Ahead of the August general elections, aspirants with graft cases face slim chances of vying for elective positions as the Director of Public Prosecutions (DPP) Noordin Haji tightens the noose against them.
The DPP stated that leaders impeached over integrity issues and those facing corruption cases will not be allowed to seek elective posts in the upcoming elections.
“My office is focusing on election offences. We need to invest our resources and pay attention to violence related to the General Election. However, we will still focus on prosecuting corruption cases,” Haji spoke during the 4th International Association of Prosecutors and the East Africa Association of Prosecutors in Mombasa.
Mr. Haji was referring to leaders such as Governors Mike Sonko, Ferdinand Waititu and Mahmoud Abdi who were impeached for corruption allegations while in office, but have been warming up for the upcoming general elections. They failed to adhere to Chapter Six on leadership and integrity which maintains that a leader when in office must uphold good conduct, financial probity and restrictions. For this reason, The High Court, in the impeachment and corruption cases facing governors, restricted the accused from accessing their public office until the cases were concluded.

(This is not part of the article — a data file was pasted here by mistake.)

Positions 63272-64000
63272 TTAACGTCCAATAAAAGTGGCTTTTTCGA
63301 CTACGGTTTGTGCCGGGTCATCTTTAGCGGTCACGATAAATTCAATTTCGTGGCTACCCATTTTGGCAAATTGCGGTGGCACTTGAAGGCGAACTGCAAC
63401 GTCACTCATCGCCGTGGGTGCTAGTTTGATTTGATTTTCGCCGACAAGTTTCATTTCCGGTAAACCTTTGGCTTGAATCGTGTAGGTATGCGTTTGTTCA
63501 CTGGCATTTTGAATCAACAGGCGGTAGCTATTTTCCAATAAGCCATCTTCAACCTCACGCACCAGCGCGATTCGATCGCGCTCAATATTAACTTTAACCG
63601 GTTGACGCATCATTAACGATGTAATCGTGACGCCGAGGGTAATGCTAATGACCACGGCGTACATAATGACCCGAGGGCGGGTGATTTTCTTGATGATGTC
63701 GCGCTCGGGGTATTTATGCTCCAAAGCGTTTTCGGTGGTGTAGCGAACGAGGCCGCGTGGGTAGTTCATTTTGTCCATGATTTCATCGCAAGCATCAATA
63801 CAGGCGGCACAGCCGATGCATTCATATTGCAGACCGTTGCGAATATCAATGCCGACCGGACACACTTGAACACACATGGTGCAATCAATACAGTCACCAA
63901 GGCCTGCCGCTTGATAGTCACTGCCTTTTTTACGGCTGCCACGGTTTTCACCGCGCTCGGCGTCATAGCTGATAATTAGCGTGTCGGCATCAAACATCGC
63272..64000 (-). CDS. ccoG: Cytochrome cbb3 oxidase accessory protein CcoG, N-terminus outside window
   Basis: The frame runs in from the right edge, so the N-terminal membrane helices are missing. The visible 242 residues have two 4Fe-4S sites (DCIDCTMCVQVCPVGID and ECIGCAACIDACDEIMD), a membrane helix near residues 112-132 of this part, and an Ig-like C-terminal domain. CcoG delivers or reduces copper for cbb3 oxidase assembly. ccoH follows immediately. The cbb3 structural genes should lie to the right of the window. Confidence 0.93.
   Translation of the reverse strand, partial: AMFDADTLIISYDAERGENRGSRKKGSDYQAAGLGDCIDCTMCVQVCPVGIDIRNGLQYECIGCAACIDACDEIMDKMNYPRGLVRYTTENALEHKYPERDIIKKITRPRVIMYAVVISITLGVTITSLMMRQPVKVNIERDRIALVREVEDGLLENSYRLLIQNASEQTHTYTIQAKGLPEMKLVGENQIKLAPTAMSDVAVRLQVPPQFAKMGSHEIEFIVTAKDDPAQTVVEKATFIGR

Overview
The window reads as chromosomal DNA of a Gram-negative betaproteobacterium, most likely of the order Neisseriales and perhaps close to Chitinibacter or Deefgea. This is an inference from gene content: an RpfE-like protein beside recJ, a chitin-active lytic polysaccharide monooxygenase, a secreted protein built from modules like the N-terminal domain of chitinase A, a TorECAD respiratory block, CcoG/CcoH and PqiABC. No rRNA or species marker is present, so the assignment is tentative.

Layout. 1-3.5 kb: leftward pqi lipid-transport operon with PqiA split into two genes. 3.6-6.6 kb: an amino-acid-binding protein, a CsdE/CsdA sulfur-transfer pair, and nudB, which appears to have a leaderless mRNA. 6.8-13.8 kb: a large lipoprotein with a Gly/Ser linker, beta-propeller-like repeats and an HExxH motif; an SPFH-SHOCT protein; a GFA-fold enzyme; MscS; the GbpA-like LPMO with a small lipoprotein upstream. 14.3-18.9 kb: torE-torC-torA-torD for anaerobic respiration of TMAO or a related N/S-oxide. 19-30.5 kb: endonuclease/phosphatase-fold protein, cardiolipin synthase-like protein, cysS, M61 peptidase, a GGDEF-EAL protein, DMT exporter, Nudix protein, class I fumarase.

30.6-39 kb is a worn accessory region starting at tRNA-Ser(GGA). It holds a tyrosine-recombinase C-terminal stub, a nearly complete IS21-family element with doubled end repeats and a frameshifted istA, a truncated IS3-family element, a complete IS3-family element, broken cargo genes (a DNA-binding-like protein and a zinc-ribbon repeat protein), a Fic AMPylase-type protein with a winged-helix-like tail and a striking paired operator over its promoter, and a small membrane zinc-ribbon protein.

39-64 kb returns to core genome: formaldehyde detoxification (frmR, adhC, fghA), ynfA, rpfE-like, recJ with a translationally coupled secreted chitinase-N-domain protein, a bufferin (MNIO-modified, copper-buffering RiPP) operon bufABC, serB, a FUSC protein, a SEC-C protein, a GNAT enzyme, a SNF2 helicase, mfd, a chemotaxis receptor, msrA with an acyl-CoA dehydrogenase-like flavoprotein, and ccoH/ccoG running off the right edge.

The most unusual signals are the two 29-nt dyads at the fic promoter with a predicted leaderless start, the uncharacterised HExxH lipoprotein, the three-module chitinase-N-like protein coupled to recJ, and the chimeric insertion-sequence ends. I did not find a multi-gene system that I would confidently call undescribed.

There’s a rising trend of individuals who are openly alleged of abuse of office through corruption, vying afresh for offices, yet this is not what leadership entailed. Haji as the DPP expressed concern about this trend adding sternly that these politicians should not be allowed to participate in the political process.
To back up the war against graft, the DPP said that discussions were underway with the Independent Electoral and Boundaries Commission to bar such leaders from seeking elective positions in accordance with the Constitution.
At the same event, the Ethics and Anti-Corruption Commission (EACC) chief executive Twalib Mbarak said that leaders linked to corruption, murder among other integrity issues, are seeking elective posts and they should not be allowed to vie in the upcoming elections. He added that such leaders, should not exploit the loopholes in chapter six of the constitution.
“As a commission we have tried, but our hands are tied. We know most of our leaders are not fit to vie for those positions, but the amendment of this section leaves a lot of loopholes that are being used to blackmail the commission,” Mr Mbarak said.